# First order differentials

1. Nov 25, 2008

### vikkisut88

1. The problem statement, all variables and given/known data
Solve: (2t+x) dx/dt + t = 0

2. Relevant equations
y' +p(X)y = q(x)
and y(x) = ($$\int$$u(x)q(x) + c)/u(x)
where u(x) = e$$\int$$p(x)dx
Note this u(x) is 2 to the power of the integral of p(x)

3. The attempt at a solution
(2t+x) dx/dt + t = 0 becomes:
dx/dt + t/(2t+x) = 0 by dividing through by (2t+x)

However, now I don't know how to separate t and x in the second term.

2. Nov 25, 2008

### jeffreydk

It looks like it is first-order homogeneous. Make the substitution z=x/t by dividing by t throughout your t/(2t+x), and then x=tz and x'=z+tz' by the product rule. Now it's in a form you want it for the relevant equations you listed. Just make the substitution the other way when you've solved for z.

3. Nov 25, 2008

### HallsofIvy

Staff Emeritus
These apply only to a linear first order d.e. And this d.e. is NOT linear because of the x multiplying dx/dt.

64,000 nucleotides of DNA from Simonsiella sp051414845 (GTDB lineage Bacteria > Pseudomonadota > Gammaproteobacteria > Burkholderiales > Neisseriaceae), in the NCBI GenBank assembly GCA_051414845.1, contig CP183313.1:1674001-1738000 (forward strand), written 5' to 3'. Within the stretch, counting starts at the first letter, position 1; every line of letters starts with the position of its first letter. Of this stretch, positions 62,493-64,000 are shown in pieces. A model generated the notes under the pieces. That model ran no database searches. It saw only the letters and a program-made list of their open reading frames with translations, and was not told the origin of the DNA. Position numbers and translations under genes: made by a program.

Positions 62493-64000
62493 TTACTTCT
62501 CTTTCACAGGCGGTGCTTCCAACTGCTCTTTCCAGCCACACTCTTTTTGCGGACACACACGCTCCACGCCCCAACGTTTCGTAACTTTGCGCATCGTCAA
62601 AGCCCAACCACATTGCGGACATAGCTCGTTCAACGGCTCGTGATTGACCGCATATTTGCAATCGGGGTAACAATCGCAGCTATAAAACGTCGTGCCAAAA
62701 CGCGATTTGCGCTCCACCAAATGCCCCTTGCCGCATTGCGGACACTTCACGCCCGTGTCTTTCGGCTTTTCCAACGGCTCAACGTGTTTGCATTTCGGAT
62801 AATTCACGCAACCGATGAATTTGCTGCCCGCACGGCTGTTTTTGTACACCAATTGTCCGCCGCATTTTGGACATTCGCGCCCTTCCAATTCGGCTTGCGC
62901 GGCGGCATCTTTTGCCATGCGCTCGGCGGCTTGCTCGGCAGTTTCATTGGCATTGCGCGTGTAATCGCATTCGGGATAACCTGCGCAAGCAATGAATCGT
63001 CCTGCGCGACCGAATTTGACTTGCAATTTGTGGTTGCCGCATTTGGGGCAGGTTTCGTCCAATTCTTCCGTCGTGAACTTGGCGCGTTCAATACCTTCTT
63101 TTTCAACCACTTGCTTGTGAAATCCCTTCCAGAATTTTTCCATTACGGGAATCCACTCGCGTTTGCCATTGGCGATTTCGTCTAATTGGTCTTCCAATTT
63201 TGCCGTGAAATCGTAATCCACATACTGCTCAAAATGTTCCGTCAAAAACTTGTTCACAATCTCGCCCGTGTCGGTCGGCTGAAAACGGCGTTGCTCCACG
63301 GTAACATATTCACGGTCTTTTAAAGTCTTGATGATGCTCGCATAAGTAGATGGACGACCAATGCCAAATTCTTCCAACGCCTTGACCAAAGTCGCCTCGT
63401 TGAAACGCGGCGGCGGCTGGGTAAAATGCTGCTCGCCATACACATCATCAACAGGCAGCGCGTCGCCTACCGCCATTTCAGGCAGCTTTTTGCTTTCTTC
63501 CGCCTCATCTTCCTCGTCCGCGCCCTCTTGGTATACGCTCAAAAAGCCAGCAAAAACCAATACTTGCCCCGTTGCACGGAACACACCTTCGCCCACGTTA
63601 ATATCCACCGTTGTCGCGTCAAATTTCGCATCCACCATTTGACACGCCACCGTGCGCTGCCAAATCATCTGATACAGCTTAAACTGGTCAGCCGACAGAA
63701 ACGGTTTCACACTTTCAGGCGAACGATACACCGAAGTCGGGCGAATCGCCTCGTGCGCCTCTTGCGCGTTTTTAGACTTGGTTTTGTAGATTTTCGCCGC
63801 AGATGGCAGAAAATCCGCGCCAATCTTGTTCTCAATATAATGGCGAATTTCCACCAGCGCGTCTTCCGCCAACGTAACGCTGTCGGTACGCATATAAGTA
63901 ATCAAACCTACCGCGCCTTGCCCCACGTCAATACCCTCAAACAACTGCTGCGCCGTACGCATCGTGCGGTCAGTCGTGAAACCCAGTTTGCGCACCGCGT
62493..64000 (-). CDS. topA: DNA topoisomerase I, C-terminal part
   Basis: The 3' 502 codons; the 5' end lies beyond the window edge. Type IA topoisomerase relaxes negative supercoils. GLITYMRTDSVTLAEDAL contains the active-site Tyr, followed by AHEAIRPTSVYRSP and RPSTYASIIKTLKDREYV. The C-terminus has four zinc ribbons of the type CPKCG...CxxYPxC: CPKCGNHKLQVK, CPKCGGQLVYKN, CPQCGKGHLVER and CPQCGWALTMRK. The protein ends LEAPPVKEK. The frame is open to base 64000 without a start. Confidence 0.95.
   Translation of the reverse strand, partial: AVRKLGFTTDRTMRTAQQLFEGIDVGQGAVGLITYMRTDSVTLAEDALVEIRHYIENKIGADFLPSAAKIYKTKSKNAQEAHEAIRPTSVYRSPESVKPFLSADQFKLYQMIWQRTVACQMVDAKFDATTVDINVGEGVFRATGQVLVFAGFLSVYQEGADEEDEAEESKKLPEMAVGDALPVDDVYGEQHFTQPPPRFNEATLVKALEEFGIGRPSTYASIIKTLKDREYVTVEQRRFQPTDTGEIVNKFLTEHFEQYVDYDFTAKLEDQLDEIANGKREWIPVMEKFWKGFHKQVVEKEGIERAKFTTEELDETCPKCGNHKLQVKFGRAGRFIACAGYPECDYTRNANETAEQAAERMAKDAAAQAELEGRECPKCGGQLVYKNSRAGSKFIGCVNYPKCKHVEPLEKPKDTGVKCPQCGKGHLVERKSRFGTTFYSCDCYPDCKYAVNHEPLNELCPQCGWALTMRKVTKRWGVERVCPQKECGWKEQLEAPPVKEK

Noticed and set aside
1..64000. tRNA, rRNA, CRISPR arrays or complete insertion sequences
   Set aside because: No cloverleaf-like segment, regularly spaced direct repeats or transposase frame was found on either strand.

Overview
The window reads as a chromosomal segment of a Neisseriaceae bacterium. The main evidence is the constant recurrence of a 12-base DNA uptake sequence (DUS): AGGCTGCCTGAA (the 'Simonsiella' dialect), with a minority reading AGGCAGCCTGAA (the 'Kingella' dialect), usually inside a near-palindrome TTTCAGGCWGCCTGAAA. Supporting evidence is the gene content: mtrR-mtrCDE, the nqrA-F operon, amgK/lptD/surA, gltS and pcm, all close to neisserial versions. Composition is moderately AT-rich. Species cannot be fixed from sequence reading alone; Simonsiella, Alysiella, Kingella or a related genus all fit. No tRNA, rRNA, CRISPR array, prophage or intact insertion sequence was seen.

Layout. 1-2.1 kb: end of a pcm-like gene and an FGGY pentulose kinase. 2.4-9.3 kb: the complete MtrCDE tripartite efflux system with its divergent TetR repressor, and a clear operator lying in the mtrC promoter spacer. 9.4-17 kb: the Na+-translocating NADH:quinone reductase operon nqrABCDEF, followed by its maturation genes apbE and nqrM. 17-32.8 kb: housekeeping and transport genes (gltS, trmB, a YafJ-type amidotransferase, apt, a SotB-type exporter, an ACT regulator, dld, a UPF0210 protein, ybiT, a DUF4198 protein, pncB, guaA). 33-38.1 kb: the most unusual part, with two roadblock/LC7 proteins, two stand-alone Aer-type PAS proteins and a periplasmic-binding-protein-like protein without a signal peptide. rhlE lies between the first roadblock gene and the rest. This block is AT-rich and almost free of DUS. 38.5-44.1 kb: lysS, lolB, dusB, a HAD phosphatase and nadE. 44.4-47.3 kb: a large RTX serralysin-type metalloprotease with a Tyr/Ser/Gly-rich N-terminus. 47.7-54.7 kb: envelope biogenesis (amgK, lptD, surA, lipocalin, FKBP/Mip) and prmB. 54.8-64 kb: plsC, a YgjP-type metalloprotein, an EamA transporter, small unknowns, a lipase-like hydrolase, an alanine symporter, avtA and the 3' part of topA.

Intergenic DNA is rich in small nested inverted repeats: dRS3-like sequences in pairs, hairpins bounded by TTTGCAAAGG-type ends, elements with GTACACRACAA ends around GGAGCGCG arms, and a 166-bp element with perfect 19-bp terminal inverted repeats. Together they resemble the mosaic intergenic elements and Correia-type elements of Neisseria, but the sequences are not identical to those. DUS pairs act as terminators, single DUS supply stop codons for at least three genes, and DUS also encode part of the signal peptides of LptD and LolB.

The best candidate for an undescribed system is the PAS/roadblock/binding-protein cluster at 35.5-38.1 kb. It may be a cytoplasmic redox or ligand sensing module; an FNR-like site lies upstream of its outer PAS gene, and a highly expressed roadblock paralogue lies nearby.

4. Nov 25, 2008

### vikkisut88

Okay so does that mean that what jeffreydk would not work? If so what can i use instead? I have only been taught about linear first order d.e so really don't know what to do!

5. Nov 25, 2008

### jeffreydk

Yea it is non-linear I didn't notice that. What I said wont work.

6. Nov 25, 2008

### HallsofIvy

Staff Emeritus
No, being "homogeneous" has nothing to do with being linear. I would consider it very strange that you have "only been taught about linear first order d.e.". Usually separable d.e. comes before that.

In any case, as jeffreydk said (and I won't allow him to take it back!) making the substitution z= x/t so that tz= x and z+ t dz/dt= dx/dt. Dividing the equation by t gives (2+ x/t)dx/dt+ 1= 0.

(2+ z)(z+ t dz/dt)+ 1= 0 or t(2+z) dz/dt= 1-(2+ z2)= z2- 1 which is a separable equation.